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In re Sanders

Supreme Court of Michigan

July 1, 2015

In re: HONORABLE BRENDA K. SANDERS, Judge, 36th District Court, Detroit, Michigan

JTC: Formal Complaint. No. 95.

Robert P. Young, Jr., Chief Justice. Stephen J. Markman, Mary Beth Kelly, Brian K. Zahra, Bridget M. McCormack, David F. Viviano, Richard H. Bernstein, Justices.

Order

BEFORE THE JUDICIAL TENURE COMMISSION

On order of the Court, the Judicial Tenure Commission having issued a Decision and Recommendation, and the Respondent 36th District Court Judge Brenda K. Sanders having withdrawn her petition to reject or modify the Commission's Decision and Recommendation, we accept in part the recommendation of the Judicial Tenure Commission. With respect to Count I of the Formal Complaint, we accept the determination that the Respondent suffers from a mental disability that prevents the performance of her judicial duties. As a result, we ORDER that the Respondent be removed from office.

In December 2013, Respondent sent a letter to U.S. Attorney Barbara McQuade, requesting an investigation into certain events that occurred at the 36th District Court. She alleged that two judges had died under mysterious circumstances and that a newspaper tried to name her as a suspect in the deaths, that the Republican Party and this Court were involved in having her evicted from her residence, that this Court and the Judicial Tenure Commission had been engaged in a constant attempt to slander and defame her name, that she had been " medically harmed" because her doctors had been influenced by her employer, and that her " e-mail accounts, bank accounts, cell phones, etc. have been hacked and are currently being tracked." Respondent also noted that she feared for her safety, that she possessed a concealed weapon permit, and that she

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legally carried a weapon. Additionally, Respondent failed to cooperate in the scheduling of an independent psychiatric examination, including disobeying an order of this Court that she undergo such an examination. A board certified psychiatrist concluded that, due to her delusions, Respondent could not interpret reality correctly and could not make rational decisions. The psychiatrist opined that Respondent's " insight and judgment are too impaired because of her delusions, to render opinions not only in court but elsewhere, but particularly in court as a judge."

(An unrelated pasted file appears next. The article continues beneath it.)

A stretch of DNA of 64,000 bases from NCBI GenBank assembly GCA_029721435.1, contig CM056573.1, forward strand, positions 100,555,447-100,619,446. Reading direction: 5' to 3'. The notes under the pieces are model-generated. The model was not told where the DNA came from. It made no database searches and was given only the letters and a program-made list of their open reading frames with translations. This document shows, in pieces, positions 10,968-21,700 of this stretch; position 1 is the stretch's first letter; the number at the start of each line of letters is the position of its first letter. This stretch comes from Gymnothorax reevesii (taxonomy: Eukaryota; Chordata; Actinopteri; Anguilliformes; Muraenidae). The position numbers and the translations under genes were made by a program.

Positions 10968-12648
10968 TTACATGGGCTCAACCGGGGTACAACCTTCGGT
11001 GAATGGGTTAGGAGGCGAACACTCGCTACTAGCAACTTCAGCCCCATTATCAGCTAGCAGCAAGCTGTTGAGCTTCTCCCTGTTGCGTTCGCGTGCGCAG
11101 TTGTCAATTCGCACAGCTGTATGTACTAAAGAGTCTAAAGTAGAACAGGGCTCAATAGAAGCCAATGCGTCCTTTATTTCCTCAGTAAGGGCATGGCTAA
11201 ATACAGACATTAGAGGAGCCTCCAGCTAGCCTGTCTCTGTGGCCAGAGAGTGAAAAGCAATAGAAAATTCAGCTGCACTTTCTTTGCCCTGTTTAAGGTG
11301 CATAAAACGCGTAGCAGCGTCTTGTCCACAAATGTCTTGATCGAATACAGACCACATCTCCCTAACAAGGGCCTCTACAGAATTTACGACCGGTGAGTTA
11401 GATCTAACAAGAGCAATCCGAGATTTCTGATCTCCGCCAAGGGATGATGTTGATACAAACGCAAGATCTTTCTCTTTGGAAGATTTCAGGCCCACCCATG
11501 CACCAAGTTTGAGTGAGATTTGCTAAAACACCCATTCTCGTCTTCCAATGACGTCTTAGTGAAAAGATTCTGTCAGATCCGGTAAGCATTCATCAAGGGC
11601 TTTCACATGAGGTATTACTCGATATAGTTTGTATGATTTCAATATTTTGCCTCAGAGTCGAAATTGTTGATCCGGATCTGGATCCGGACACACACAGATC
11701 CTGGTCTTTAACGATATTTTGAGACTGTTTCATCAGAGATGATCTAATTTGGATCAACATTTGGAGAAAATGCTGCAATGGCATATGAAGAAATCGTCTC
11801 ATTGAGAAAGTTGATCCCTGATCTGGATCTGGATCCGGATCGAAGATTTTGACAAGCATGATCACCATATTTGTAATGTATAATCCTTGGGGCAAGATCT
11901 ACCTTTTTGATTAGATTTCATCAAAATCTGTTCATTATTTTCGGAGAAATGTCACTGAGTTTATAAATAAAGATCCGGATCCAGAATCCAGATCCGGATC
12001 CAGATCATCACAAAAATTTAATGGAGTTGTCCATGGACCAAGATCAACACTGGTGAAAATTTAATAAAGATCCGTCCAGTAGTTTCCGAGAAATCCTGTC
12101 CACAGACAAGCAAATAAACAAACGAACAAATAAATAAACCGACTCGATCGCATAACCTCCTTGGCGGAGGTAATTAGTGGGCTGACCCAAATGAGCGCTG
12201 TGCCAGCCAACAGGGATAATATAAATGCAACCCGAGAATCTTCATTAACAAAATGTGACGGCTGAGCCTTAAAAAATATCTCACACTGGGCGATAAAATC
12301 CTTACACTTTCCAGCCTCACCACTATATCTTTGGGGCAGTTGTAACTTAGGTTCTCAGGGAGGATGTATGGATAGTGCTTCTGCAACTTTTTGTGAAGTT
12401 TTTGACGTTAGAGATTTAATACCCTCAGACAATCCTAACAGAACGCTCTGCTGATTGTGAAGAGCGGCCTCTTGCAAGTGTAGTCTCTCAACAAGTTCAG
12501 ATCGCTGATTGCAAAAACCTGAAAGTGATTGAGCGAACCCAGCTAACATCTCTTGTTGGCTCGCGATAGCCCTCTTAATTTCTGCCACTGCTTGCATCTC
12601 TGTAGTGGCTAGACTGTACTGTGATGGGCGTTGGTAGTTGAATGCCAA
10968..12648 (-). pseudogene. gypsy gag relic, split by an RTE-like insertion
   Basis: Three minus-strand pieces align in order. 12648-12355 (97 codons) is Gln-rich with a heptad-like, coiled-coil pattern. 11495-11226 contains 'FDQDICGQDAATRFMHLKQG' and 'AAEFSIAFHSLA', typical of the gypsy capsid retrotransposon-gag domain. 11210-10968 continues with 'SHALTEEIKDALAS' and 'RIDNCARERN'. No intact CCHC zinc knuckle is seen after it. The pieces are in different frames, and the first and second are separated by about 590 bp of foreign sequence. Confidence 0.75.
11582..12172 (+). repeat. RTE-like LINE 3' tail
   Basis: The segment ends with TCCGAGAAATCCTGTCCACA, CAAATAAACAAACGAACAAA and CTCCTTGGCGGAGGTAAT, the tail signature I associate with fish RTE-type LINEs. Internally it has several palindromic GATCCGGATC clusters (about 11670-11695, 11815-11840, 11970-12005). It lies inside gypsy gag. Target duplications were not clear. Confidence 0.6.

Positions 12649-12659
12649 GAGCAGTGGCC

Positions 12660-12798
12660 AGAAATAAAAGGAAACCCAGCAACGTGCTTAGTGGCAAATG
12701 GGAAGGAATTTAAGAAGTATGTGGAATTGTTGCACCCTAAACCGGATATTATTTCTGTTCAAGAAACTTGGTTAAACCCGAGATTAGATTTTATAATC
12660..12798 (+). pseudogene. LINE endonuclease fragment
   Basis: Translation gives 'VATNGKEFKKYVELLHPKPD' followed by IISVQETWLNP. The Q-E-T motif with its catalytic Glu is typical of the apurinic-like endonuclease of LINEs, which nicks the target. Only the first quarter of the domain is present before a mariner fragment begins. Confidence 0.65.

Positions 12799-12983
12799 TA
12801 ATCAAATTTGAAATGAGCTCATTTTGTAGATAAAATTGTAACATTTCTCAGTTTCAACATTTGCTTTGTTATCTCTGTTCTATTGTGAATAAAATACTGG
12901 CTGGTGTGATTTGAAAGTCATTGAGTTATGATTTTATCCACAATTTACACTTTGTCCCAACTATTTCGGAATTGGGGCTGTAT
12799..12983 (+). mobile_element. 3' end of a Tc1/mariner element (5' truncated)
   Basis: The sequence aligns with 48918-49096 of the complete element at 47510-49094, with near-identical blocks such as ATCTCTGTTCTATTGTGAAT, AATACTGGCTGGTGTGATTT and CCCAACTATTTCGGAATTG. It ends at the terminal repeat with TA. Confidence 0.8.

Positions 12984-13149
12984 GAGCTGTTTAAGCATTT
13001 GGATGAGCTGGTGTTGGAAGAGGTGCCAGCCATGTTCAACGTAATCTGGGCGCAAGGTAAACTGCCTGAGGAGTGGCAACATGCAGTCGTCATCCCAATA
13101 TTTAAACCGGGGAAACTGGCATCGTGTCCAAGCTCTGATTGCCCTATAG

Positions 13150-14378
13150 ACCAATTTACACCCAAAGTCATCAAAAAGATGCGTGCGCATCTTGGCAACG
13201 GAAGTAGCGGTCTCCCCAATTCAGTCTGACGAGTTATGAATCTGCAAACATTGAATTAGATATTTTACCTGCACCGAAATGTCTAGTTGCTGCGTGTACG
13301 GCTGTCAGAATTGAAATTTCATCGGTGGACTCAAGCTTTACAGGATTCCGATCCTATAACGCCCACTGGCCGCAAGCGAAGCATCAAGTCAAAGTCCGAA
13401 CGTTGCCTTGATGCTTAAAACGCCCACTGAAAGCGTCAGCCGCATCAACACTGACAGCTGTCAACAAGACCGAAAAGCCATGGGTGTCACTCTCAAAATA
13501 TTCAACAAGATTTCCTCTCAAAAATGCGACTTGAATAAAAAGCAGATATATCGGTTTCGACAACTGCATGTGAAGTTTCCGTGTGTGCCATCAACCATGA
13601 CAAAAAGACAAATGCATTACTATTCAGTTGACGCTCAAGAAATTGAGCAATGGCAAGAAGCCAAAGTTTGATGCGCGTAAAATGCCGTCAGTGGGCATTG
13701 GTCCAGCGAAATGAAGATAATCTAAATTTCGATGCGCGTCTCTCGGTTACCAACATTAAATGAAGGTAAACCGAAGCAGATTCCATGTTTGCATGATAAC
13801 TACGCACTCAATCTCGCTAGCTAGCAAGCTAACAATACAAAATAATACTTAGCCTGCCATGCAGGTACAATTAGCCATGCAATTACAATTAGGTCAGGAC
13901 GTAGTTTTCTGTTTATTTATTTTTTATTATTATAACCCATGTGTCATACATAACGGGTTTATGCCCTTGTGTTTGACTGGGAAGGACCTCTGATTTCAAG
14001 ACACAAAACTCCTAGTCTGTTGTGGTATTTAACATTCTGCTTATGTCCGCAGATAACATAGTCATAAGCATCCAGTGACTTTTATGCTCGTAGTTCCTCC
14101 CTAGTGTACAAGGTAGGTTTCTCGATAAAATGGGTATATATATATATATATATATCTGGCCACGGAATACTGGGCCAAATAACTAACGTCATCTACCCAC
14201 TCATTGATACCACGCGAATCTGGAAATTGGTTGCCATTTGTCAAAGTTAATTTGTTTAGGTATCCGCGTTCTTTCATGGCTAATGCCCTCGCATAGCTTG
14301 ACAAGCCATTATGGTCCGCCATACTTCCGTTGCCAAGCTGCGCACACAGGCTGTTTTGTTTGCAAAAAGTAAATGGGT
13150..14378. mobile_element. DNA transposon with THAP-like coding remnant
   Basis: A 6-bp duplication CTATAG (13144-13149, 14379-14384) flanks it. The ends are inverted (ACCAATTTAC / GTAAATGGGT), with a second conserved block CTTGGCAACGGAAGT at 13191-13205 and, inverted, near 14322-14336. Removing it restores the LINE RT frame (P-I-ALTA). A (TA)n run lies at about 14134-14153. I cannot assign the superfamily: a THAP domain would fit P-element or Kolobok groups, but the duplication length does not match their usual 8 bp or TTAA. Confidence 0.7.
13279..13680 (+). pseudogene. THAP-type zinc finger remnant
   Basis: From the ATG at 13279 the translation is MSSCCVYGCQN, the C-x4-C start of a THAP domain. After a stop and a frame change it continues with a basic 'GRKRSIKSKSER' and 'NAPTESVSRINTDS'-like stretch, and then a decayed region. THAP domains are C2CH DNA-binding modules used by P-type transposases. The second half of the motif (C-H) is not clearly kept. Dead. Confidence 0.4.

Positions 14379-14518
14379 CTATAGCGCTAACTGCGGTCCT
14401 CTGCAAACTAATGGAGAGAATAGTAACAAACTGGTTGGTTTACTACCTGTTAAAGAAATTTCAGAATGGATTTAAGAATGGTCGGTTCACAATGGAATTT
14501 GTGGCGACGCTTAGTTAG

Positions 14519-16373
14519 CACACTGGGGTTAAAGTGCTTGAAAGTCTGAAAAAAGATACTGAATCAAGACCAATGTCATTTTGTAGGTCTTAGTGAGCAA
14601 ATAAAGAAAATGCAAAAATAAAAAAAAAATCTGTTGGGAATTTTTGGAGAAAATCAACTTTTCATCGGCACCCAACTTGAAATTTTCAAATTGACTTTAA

On that count, we adopt the conclusions of the Judicial Tenure Commission:

* * *
The Commission concludes that the Examiner has established by a preponderance of the evidence that Respondent suffers from a mental disability that prevents the performance of her judicial duties, as set forth in Count I of the Amended Formal Complaint. Mich. Const 1963, art VI, § 30; MCR 9.205(B). This conclusion is supported by Dr. Norman Miller's opinion that Respondent suffers [498 Mich. 857] from a psychotic disorder that affects her ability to interpret reality and make rational judgments.
* * *
Respondent's conduct breached the standards of judicial conduct, and she is responsible for the following:
a. Mental disability that prevents the performance of judicial duties, Michigan Constitution of 1963, as amended, Article 6, Section 30 and MCR 9.205(B).